I didn't care; no matter what his reasons, I was nervous as hell.  I still don't know what compelled me to pick up and leave the state I had known for 23 years of my life and accept a job over 400 miles away.  I'm guessing it was the promise of a biweekly paycheck and the idea that happiness could exist outside the world I had already grown so apathetic to.

Graduating college leaves you in a weird place.  It's that whole no-longer-a-student, not-yet-praying-for-retirement phase where you have no idea where you belong.  You begin to realize that the knock on your door to invite you to fame, celebrity and fortune may be running a little later than you anticipated.  Now you have to actually do something in the meantime- which typically lasts until the day you die.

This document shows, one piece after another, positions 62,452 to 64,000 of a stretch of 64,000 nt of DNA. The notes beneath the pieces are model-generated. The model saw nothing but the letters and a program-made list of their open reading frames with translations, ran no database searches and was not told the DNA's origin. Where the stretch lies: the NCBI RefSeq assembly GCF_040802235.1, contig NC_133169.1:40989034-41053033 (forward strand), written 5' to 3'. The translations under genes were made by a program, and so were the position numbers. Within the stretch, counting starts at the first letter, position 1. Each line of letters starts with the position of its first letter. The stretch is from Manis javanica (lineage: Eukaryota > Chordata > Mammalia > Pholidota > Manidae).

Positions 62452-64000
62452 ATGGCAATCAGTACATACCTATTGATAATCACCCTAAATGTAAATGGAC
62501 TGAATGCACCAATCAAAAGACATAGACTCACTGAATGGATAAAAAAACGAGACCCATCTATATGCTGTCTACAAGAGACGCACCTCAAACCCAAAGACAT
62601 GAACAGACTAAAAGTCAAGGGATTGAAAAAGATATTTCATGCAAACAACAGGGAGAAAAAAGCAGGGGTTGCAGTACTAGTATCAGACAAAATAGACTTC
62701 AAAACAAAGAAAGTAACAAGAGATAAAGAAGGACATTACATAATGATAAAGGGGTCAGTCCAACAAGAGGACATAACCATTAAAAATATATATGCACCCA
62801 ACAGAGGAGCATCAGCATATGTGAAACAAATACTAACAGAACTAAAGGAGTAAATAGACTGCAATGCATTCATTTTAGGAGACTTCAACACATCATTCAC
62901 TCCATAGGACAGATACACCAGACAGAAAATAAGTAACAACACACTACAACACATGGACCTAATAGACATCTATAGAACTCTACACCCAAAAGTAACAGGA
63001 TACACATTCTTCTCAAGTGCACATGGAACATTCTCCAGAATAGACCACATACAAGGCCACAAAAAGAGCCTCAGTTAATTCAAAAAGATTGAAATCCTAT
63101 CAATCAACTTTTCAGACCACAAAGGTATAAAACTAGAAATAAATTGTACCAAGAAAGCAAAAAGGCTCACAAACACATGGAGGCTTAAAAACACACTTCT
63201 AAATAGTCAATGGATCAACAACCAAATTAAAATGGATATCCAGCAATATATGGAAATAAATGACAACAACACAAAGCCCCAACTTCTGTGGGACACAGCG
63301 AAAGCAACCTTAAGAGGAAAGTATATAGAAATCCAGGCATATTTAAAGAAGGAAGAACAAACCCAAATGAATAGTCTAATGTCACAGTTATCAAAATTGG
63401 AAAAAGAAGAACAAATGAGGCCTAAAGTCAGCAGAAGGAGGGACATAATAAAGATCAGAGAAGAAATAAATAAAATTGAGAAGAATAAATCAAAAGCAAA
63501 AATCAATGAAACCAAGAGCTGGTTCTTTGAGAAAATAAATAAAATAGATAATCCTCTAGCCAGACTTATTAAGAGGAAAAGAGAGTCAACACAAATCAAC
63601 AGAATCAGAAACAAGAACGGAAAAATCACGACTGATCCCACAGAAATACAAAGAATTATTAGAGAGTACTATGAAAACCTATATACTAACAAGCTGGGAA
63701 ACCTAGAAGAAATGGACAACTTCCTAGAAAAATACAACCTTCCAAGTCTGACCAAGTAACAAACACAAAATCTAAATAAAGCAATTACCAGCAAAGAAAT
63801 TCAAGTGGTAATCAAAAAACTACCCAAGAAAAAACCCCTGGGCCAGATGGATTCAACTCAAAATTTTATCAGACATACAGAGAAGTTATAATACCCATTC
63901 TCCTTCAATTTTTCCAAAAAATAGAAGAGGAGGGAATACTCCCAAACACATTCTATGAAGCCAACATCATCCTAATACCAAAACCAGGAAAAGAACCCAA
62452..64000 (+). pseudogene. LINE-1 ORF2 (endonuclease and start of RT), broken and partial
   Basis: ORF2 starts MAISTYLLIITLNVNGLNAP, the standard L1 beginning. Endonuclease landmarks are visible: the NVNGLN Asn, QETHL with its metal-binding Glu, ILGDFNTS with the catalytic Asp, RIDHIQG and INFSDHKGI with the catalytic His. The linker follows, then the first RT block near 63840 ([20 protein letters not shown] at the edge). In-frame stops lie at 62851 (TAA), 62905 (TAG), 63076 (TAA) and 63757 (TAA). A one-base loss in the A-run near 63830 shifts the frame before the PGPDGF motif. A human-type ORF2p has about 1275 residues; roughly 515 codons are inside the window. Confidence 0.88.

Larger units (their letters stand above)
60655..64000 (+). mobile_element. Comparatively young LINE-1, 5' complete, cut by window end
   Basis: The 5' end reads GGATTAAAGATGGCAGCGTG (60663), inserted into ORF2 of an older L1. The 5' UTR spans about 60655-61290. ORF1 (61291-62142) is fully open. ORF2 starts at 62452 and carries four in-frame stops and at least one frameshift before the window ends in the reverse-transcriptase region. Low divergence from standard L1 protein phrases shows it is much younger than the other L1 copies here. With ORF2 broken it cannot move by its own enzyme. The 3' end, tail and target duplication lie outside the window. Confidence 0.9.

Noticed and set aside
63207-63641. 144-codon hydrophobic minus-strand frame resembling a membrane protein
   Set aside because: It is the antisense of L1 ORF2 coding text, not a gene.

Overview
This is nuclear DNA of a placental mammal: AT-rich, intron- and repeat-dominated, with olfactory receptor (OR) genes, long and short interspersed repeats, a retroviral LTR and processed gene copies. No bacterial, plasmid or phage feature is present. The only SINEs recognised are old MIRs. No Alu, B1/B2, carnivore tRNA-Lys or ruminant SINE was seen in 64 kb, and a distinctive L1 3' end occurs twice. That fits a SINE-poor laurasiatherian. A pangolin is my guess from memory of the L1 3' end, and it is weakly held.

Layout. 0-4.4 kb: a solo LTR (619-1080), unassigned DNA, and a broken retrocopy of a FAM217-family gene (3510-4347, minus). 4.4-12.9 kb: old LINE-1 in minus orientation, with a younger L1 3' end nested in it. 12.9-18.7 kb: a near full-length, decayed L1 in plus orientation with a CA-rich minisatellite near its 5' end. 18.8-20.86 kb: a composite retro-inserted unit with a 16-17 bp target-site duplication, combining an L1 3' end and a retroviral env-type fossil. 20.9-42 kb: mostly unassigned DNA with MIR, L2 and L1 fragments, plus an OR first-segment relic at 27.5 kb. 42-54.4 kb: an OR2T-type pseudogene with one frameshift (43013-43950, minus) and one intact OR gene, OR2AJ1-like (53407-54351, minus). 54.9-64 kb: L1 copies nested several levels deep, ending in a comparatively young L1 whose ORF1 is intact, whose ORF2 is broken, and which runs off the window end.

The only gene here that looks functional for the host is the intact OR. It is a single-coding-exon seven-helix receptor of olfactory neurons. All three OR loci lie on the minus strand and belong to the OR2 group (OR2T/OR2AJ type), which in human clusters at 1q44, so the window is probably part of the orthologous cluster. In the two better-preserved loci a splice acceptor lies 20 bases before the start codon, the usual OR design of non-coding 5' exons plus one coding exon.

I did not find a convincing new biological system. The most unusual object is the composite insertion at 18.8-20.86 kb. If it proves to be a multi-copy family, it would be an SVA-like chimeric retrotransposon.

I had been driving down that road for about nine miles when I began to think that maybe I missed the “right at the first light” I had been looking for over the past 8.5 miles.  The sun was falling and I was growing agitated at the thought of six post-graduates sitting at a dinner table, growing increasingly annoyed at my tardiness.  I hate being late.  Even more, I hate being late for a first impression.  I began to wonder if I should just turn around and go home.  Call and tell them I was feeling sick.  I had been making up pointless excuses like this ever since I was twelve, which was when I began to pay attention to my mother's expertise at doing so.